The estimated OS was 45.4% (17.8–70.0) and 34% (9.6–60.1) at 2 and 3 years respectively. The two patients with confirmed tracheal fistulas, whom had undergone induction chemotherapy followed by resection and pectoralis muscle flap remain alive and disease free at 44 and 51 months. The Kaplan-Meier survival curve is shown in Figure 5.
The management of cT4b (airway) esophageal cancer, remains controversial, and this can, in part, be due to the different spectra of cT4b. In both the AJCC and Japanese Esophageal Society (JES) classification systems, cT4b is defined as suspected (e.g., bulging of the trachea due to extrinsic compression of the trachea) or confirmed (e.g., histologically proven biopsy at bronchoscopy) invasion of an unresectable structure (e.g., airway, aorta, spine). However, at the two ends of this spectrum there exist two very different disease entities, and perhaps they should be approached differently in terms of management. In this present study, we have attempted to highlight the distinction between the two different clinical scenarios of suspected or confirmed airway invasion. Whilst definitive chemoradiation may be entertained for patients with “suspected” airway invasion, only the most brazen radiation oncologist would consider radiotherapy in patients with “confirmed” airway disease with an evident fistula. Indeed, in patients who presented to our institution at diagnosis, a course of induction chemotherapy, without radiation, was preferentially employed in patients with confirmed tumour invading into the airway.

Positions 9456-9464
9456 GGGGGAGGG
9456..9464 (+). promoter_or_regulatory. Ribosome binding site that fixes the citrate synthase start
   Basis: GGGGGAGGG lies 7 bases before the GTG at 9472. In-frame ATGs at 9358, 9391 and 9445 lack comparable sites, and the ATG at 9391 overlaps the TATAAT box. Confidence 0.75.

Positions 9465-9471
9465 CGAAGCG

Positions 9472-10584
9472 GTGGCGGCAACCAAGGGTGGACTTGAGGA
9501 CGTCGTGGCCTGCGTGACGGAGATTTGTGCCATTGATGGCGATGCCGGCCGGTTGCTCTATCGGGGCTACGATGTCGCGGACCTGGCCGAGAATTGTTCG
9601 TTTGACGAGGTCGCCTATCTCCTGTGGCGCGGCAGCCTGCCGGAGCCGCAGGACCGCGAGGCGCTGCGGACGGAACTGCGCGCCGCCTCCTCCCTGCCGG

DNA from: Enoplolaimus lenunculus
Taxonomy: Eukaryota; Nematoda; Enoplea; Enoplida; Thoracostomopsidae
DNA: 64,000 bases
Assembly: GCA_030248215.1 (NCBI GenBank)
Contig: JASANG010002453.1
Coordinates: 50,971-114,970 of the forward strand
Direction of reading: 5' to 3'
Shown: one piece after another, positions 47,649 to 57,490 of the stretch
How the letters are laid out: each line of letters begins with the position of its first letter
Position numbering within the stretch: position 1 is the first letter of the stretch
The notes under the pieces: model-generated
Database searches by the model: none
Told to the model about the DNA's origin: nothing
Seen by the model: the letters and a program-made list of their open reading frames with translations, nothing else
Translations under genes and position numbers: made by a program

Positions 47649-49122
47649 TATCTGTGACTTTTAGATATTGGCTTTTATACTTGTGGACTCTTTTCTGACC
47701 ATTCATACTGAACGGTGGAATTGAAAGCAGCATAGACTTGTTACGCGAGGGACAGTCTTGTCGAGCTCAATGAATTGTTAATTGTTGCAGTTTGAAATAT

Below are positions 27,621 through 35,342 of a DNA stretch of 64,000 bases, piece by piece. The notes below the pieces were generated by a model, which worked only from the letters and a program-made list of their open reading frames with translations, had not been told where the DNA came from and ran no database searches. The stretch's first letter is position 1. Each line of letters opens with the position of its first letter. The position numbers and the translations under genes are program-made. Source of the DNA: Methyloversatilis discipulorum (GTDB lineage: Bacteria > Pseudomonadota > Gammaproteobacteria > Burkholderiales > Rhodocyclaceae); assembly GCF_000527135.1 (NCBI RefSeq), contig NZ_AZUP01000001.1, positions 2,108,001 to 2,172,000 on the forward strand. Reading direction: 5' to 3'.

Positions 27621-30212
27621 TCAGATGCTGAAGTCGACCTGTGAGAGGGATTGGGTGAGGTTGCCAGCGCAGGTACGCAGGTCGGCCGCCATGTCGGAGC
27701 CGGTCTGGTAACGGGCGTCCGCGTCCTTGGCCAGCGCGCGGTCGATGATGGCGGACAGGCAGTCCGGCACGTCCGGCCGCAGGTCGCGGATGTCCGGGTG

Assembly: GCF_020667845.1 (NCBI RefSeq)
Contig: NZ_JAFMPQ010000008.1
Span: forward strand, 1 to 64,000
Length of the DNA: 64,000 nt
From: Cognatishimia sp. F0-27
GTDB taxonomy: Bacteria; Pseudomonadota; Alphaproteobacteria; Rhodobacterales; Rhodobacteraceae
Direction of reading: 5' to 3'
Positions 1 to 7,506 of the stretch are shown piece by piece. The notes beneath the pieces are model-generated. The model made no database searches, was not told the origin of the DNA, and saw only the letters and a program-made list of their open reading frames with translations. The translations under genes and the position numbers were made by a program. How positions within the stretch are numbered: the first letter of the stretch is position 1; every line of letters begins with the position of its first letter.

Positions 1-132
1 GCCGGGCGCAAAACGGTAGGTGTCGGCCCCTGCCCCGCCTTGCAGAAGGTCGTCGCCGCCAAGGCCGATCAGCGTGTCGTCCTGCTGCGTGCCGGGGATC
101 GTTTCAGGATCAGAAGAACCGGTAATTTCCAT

Several recent studies from Japan suggest that surgical resection, after stepwise multimodal approach, may be feasible for patients with cT4b esophageal cancers and airway invasion. Yamaguchi and colleagues from the Kyushu Cancer Centre compared patients with suspected or confirmed cT4b (airway) esophageal squamous cell carcinoma undergoing definitive chemoradiation versus induction chemoradiation and surgery (15). Of the 13 patients who underwent surgery, 3 had tumours with persistent invasion of the trachea. None of these underwent airway resection and they were left with a grossly positive margin. Irrespective, a very respectable 5-year survival of 26% was obtained in this cohort of patients. Another multi-institutional phase two trial sponsored by the Japanese Clinical Oncology Group (COSMOS trial) proposed an alternative approach employing induction chemotherapy prior to conversion surgery for locally advanced “unresectable” esophageal cancer including both cT4b (airway, aorta, or spine) or supraclavicular lymph node metastasis (2). The recently published long-term results of the COSMOS trial (11) reported an impressive overall 3-year survival rate of more than 45% for this heterogeneous group of locally advanced esophageal cancer patients. Although the authors were able to convert 20/48 (40%) of the patients to undergo esophagectomy, in those with persistent airway invasion surgery was abandoned and none had airway resection. However, by avoiding resection with persistent airway invasion these prior studies do not address the central theme in this present study, namely the feasibility, safety, and effectiveness of combined esophagectomy and airway resection. A bronchoscopic biopsy confirmed airway invasion offers a significantly more complex therapeutic challenge due to the risk of fistula formation than a suspected cT4b. A tumour with only extrinsic compression of the trachea, an accepted AJCC and JES definition, but no frank tracheal/bronchial mucosal invasion, is at risk of being over-staged as T4b, especially given the fact that the accuracy of CT/EUS for T4b is low (16).